Configurator challenge: Porsche Taycan RWD


Porsche’s first electric vehicle added a new entry-level model, with rear-wheel drive and a lower starting price. that’s how Unit team members would specify theirs.

Personalization is in vogue at the moment, but the choice can be very confusing. In our configurator challenge, we let the Unit team loose on a manufacturer’s website to create their ideal combination for a particular model.

This week, the team is customizing the entry-level rear-wheel drive version of the Porsche Taycan, which lowers the price of entry into an electric Porsche for $ 156,300 before road costs (and options).

Let us know what your ideal Porsche Taycan would look like in the comments section below and the cars you’d like us to set up next!

James Ward, director of content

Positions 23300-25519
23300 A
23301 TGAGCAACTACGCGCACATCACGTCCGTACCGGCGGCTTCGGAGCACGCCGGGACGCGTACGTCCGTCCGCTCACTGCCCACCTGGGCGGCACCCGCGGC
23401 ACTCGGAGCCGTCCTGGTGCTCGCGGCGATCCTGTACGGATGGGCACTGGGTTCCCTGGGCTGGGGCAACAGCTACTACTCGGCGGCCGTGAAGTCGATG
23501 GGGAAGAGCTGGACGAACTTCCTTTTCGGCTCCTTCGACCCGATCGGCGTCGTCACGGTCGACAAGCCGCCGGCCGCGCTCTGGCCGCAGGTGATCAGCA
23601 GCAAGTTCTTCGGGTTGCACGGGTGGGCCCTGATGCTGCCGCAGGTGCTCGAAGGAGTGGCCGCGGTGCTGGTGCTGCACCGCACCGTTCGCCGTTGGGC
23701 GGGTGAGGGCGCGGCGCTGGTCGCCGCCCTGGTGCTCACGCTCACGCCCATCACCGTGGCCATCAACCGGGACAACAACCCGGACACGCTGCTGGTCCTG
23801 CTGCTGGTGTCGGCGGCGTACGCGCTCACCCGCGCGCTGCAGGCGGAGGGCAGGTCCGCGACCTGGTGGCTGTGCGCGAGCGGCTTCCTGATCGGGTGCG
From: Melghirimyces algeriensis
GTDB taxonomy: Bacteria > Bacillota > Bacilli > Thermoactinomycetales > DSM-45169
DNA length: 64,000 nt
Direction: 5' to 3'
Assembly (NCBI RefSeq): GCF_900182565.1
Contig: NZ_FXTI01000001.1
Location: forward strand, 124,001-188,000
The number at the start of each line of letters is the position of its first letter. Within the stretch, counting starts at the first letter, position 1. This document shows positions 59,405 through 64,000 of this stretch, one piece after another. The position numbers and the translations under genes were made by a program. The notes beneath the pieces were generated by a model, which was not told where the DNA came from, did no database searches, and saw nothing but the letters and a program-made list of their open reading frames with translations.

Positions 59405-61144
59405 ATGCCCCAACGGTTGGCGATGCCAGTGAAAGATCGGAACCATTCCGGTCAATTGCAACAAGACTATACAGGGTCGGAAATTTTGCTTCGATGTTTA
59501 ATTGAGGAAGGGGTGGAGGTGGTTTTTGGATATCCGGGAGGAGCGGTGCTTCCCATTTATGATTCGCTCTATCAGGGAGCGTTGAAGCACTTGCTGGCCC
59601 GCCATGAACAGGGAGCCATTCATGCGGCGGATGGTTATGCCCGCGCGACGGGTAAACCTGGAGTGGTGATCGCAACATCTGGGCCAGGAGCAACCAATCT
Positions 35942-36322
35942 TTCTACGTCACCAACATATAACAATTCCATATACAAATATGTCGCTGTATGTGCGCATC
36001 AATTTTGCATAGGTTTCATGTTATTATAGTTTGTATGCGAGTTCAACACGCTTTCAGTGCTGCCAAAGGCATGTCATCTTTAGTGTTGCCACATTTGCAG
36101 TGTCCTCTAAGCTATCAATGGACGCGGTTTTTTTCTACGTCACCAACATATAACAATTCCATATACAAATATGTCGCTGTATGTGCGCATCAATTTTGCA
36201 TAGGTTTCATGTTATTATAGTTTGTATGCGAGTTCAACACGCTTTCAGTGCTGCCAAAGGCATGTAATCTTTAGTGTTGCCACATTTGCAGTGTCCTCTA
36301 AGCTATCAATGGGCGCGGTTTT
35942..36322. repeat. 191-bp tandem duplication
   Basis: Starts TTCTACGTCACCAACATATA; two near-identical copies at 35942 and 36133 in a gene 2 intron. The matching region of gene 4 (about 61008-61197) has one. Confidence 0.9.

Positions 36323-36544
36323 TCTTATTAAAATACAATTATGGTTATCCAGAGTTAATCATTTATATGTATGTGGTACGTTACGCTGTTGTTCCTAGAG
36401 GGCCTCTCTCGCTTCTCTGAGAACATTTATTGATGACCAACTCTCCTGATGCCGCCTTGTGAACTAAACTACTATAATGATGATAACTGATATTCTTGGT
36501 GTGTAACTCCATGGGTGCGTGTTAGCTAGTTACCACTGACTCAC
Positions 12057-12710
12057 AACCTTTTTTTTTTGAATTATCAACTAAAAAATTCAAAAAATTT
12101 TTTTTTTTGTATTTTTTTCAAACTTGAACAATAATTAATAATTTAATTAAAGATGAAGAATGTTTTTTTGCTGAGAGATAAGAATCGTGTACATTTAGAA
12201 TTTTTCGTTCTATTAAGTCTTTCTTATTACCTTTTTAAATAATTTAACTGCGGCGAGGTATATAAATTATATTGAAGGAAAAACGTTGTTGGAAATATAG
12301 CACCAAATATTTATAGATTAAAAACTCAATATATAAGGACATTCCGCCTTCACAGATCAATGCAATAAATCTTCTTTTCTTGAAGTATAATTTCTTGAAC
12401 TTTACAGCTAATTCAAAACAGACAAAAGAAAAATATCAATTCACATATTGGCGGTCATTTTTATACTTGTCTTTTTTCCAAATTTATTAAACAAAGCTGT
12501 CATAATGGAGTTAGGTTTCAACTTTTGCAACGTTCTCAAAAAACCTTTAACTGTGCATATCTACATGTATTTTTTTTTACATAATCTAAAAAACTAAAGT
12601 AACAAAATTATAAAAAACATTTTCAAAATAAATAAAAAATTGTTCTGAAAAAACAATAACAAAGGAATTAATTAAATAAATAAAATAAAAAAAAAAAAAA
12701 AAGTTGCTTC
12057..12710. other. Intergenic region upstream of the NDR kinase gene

• Neptune Blue with black SportDesign package (gloss)
  • 21-inch Taycan Exclusive Design wheels in high-gloss black
  • Panoramic roof
  • Two-tone leather (black and pastel) with pastel seat belts and open-pore wood finishes
  • Bang & Olufsen sound
  • Passenger screen
  • Heated seats
  • Roof transport system and roof box 520

In total, $ 77,000 plus the base car.

Kez Casey, production editor

Really, I would have a lot of fun setting up my Taycan.

Aiming for some past glory to adorn my future-ready Taycan, I opted for the free standard solid black paint … and then went a little crazy with the 21-inch Taycan Exclusive Design rims ($ 9,300 ) and finished them in Aurum gold (another $ 2500 more) for a John Player vibe.

To keep the suitably retro look inside, I selected the two-tone skinless in black and slate gray ($ 8530). You have to see it for yourself – it’s pretty amazing. There’s also a Race-Tex suede headliner ($ 3970) and Race-Tex passenger assist knobs ($ 1750) to match the look.